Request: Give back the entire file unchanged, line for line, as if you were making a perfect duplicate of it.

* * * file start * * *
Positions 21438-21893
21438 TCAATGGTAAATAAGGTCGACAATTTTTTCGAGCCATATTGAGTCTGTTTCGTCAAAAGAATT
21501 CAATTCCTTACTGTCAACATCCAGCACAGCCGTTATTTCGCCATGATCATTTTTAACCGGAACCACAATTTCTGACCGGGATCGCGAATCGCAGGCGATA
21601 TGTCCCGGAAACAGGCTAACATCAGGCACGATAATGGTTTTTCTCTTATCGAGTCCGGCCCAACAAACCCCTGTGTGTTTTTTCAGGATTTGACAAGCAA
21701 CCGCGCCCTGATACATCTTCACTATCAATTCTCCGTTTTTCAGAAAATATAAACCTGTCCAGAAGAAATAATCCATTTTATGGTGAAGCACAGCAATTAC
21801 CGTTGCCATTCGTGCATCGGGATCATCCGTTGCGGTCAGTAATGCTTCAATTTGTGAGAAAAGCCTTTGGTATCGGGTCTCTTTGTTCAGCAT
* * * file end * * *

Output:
Positions 21438-21893
21438 TCAATGGTAAATAAGGTCGACAATTTTTTCGAGCCATATTGAGTCTGTTTCGTCAAAAGAATT
21501 CAATTCCTTACTGTCAACATCCAGCACAGCCGTTATTTCGCCATGATCATTTTTAACCGGAACCACAATTTCTGACCGGGATCGCGAATCGCAGGCGATA
21601 TGTCCCGGAAACAGGCTAACATCAGGCACGATAATGGTTTTTCTCTTATCGAGTCCGGCCCAACAAACCCCTGTGTGTTTTTTCAGGATTTGACAAGCAA
21701 CCGCGCCCTGATACATCTTCACTATCAATTCTCCGTTTTTCAGAAAATATAAACCTGTCCAGAAGAAATAATCCATTTTATGGTGAAGCACAGCAATTAC
21801 CGTTGCCATTCGTGCATCGGGATCATCCGTTGCGGTCAGTAATGCTTCAATTTGTGAGAAAAGCCTTTGGTATCGGGTCTCTTTGTTCAGCAT